Once the said problems are resolved, Windows 10 on ARM laptops running on Linux could turn out to be great high-performance devices than on Windows.

Are you excited to see Windows 10 on ARM laptops run Linux? Do let us know your thoughts in the comments section mentioned below.

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Ubuntu 18.10 “Cosmic Cuttlefish” is now available for download

Ubuntu 18.10 “Cosmic Cuttlefish” is now available for download

Ubuntu 18.10 (Cosmic Cuttlefish) Is Now Ready To Download

Canonical has released Ubuntu Linux 18.10 Cosmic Cuttlefish operating system, which is now finally available for download after a short Beta perio.

“Codenamed ‘Cosmic Cuttlefish,’ 18.10 continues Ubuntu’s proud tradition of integrating the latest and greatest open source technologies into a high-quality, easy-to-use Linux distribution. The team has been hard at work through this cycle, introducing new features and fixing bugs,” says Adam Conrad, Software Engineer, Canonical.

Conrad further says, “The Ubuntu kernel has been updated to the 4.18 based Linux kernel, our default toolchain has moved to gcc 8.2 with glibc 2.28, and we’ve also updated to openssl 1.1.1 and gnutls 3.6.4 with TLS1.3 support. Ubuntu Desktop 18.04 LTS brings a fresh look with the community-driven Yaru theme replacing our long-serving Ambiance and Radiance themes. We are shipping the latest GNOME 3.30, Firefox 63, LibreOffice 6.1.2, and many others.”

However, according to the release notes, there are some known issues that are given below.

  • After installing Cosmic alongside Cosmic, the resized filesystem is corrupted (bug 1798562) It has not been reported to happen if the original operating system is something else than Cosmic.
  • When Ubuntu is reinstalled with preserving existing data, an error message is displayed due to “Could not get lock /target/var/cache/apt/archives/lock” (bug 1798369). The packages installed originally are not reinstalled and must be reinstalled manually. Although the user data is preserved.
  • The screen reader doesn’t read the installer when executed from a live session (bug 1797861), is not auto-enabled on first login even if it’s been enabled during installation (bug 1796275) and the pages of the first run wizard are not read properly (bug 1797868).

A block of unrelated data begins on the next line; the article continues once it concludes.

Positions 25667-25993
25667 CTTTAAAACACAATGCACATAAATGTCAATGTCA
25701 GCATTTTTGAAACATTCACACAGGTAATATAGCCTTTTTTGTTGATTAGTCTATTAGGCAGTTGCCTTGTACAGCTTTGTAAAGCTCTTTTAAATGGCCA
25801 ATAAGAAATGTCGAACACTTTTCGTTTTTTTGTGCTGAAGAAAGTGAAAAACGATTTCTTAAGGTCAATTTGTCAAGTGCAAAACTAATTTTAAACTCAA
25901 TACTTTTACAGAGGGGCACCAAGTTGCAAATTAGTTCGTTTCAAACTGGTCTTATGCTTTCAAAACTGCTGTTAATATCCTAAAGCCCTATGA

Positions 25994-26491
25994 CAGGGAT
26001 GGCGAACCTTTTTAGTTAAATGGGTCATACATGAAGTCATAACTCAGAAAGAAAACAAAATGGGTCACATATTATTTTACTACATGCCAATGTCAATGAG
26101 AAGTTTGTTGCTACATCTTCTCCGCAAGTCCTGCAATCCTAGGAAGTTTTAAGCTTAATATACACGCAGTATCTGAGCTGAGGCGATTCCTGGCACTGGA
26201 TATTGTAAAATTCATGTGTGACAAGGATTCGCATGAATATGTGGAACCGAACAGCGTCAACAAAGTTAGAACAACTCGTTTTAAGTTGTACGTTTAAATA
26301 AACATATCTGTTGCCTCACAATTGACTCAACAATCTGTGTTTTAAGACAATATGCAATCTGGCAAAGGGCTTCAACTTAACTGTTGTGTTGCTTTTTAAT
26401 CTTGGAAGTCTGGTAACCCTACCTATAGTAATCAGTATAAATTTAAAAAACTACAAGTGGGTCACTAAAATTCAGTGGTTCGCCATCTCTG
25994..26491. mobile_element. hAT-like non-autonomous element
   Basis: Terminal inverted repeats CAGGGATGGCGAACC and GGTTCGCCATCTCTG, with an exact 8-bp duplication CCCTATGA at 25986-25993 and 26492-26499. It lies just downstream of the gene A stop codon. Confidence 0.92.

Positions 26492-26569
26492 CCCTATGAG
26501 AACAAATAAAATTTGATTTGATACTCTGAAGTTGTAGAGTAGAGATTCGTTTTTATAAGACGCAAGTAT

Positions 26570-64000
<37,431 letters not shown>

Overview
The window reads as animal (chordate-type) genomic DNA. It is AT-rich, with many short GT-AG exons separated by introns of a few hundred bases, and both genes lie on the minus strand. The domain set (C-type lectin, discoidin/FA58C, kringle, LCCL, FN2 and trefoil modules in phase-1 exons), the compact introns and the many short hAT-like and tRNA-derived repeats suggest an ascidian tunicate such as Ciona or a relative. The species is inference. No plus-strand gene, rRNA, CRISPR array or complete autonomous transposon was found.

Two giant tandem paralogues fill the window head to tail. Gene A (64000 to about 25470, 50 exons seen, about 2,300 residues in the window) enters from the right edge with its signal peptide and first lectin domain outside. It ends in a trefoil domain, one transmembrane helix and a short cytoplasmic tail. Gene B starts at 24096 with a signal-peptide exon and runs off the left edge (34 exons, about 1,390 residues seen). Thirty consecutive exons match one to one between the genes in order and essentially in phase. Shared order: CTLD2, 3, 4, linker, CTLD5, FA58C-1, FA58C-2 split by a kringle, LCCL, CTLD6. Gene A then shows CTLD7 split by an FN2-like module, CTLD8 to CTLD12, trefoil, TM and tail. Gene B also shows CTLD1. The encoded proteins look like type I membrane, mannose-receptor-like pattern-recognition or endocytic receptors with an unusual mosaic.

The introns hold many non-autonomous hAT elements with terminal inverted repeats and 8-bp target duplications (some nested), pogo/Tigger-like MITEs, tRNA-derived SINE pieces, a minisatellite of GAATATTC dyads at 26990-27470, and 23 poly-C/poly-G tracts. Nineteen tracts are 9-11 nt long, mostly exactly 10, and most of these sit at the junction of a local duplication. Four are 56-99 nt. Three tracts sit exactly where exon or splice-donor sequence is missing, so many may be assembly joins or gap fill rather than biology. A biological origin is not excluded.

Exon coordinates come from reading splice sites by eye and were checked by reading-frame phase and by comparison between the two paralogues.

• When disconnecting from VPNs, DNS resolution may become broken requiring a restart of resolved. $ sudo systemctl restart systemd-resolved.service Bug 1797415.
  • In an OEM installation, during user setup, the language selected is not taken into account (bug 1798554).
  • The gnome-initial-setup Quit option from the application menu in the top bar doesn’t quit the application. If you want to quit g-i-s use quit from the dock menu instead.

Canonical also released the newest Ubuntu Budgie, Kubuntu, Lubuntu, Ubuntu Kylin, Ubuntu MATE, Ubuntu Studio, and Xubuntu.

Currently, the following Cosmic Cuttlefish versions are available for users:

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Endless OS 3.4 Released With Companion App For Android

endless OS

Endless OS 3.4 Released With Phone Companion App, Linux 4.15 Kernel, And Smarter Updates

Endless Mobile, Inc., which develops the Linux-based operating system, Endless OS and reference platform hardware for it, has recently announced Endless OS 3.4, which is the company’s latest major release.

According to Endless OS’ community manager Michael Hall, Endless OS 3.4 is a “huge step forward in our journey to help you take advantage of an internet connection when you have it, and be respectful of your limited data plan if that’s what you are using to connect. Version 3.4 brings exciting new features to help you manage your data consumption and get updates in smarter ways.”

For those unaware, Endless OS is a free, easy-to-use, Linux-based operating system that provides a simplified and streamlined user experience using a customized desktop environment branched from GNOME 3.

“Endless OS 3.4 also brings many stability and performance improvements since we’ve updated our open source core. With all of these great new features and improvements, we hope that you will enjoy this new version of Endless OS as the best release to date,” Michael said in the announcement.